PPS: Exercise - Harmful or Beneficial?
Peggy Whitcomb

From response in the Post-Polio-Med
Email List to THIS POST by Eddie Bollenbach. Reprinted with Permission

Date: Wed, 5 Mar 2008 20:13:22 0000
From: Margaret (Peggy) Whitcomb
Subject: Re: [PPM] Cardiovascular Stress Tests and PPS

Eddie said: "There is no evidence that exercising intelligently and with guidance with PPS can hurt you in any significant or permanent way and the consensus among researchers is that the right kind of exercise, without regard to a chemical stress test which is not exercise, may help you a lot. The best determinant of this is your reaction to exercise itself."

Bless you, Eddie, for your clarity and 'bluntness'. I experienced polio infection and paralysis over the left side of my body at age 6 months, with permanent 'apparent' damage only in my left leg and foot, recovering to lead a 'normal' life (how I worked at THAT) with 'only' a slightly shortened left leg (two surgeries on the foot).

At age 32 I began to experience the slowly increasing fatigue and weakness of PPS but by pushing myself continued life as usual until I collapsed at age 56 (those years are a blur). I got a PPS diagnosis at about age 57.

For several years afterward my research online said Do Not Exercise, and I didn't (though I had exercised and swam daily all my adult life with great pleasure (until a little over a year before I collapsed), and enjoyed perfect health right through bearing and raising seven healthy children, a 20-year career as a Social Worker and getting my private pilots license).

However, after several year's near-immobility ('only' housework, very little shopping and almost nonexistent social life), I knew my body was falling apart, my vascular and lymph system simply required SOME regular exercise. At that point I continually had pain and extreme weakness in my entire body; I could not really think very clearly or be very focused, and I was depressed and feeling out of control of my life.

I decided to take what I believed was a huge, huge risk and begin exercising again. Because I was so out of shape, I could do such a small amount daily I laughed at myself for calling it 'exercise' but I persisted (never to the point of fatigue, ever). Within a few weeks I definitely began to feel better. I could not wait until I "felt" I had the energy to do the exercises (a very few, a couple of times a day); I had to just do them, and rest afterwards.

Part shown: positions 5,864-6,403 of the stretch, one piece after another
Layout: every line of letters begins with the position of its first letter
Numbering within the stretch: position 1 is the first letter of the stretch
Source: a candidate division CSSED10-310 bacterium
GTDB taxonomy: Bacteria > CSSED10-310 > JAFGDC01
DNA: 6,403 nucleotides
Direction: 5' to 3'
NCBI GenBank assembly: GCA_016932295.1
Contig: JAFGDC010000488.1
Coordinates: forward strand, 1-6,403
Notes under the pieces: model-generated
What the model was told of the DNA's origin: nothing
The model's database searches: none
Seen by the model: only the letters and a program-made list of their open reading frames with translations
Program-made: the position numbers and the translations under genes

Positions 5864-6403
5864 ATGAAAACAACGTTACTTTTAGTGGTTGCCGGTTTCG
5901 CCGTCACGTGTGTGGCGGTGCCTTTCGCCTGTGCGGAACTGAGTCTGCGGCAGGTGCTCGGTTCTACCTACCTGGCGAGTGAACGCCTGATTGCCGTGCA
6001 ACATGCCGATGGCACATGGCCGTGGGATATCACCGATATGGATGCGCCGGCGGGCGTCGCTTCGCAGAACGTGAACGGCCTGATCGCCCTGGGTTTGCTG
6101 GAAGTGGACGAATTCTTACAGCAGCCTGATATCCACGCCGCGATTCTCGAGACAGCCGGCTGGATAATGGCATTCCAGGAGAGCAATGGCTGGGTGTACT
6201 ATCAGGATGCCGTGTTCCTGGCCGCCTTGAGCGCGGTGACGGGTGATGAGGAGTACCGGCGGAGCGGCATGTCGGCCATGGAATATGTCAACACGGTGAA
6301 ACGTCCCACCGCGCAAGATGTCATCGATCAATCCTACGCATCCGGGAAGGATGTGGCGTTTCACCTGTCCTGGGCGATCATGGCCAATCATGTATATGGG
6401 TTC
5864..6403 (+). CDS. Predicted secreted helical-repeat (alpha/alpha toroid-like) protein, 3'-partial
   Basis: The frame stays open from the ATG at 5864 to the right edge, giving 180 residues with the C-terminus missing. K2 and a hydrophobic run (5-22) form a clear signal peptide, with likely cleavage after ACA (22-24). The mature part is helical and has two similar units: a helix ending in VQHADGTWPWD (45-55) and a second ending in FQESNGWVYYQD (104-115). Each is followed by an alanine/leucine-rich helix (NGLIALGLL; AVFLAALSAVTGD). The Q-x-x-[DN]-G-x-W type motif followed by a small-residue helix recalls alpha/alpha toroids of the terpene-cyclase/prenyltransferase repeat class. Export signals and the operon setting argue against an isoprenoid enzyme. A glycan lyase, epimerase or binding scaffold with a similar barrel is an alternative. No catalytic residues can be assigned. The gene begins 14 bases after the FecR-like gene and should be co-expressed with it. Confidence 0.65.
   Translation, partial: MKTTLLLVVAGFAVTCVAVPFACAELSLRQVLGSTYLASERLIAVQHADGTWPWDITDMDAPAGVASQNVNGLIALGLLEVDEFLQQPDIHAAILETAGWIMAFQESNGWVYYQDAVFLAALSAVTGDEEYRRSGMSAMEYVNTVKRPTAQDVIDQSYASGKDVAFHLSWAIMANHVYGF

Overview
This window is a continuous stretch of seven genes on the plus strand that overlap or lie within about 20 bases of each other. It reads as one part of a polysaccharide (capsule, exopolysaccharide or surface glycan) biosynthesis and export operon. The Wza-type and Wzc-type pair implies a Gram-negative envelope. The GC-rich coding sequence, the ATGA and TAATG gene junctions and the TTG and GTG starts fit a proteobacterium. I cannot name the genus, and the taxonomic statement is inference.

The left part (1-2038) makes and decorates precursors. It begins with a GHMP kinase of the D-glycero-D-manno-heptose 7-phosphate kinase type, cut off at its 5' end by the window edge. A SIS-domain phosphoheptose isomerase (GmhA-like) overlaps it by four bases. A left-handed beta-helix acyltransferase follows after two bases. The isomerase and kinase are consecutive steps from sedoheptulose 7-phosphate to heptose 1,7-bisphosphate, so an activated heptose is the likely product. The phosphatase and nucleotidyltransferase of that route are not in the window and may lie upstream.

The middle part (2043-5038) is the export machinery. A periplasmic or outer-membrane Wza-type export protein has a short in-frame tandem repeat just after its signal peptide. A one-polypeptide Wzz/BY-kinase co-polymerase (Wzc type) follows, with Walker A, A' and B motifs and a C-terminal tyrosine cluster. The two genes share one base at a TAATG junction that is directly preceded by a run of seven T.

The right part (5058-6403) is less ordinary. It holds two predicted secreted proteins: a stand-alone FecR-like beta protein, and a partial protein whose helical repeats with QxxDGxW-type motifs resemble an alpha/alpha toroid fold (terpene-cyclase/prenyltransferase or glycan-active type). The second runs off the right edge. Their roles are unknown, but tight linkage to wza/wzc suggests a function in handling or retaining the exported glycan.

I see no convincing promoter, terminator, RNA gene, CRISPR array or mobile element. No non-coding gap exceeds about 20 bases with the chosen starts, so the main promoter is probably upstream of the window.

It was a struggle. Now, several years after beginning those exercises, increasing them very slowly, I do quite a lot, two or three times a day. NOW, I am unbelievably stronger overall and have much more energy (still commited to pacing and short rest periods), which I never in my wildest dreams expected.

Nowadays I'm living in an area where there is a swimming pool accessible to me and once I get settled in this new place, believe me I'll start going to the pool again, taking it slowly, listening to my body. But I have disc overed I have so much health and strength in this body still, at age 68, that still needs (for decent health) what all bodies need --- sensible nourishment and regular exercise. Also, I once again enjoy perfect health.

When making that scary commitment to exercise I decided to also do something about the 50 pounds I'd gained since the collapse. By eating a high protein diet which includes fresh vegs and fruit, nuts and berries, and cutting out all products that contain refined flour and sugar, I was never hungry and the weight came off SLOWLY but steadily.

To do all this required every bit of the skills and commitment that had seen me through my life after the polio infection.

I've carried still some residual fears about exercising, though increasingly online I'm finding that PPS experts are very clearly recommending it. So your email today, Eddie, blunt as it needed to be, is very welcome.

Peggy Whitcomb

Editor's note: Peggy also wrote something similar in the Winter 2008 issue of Post-Polio Health.

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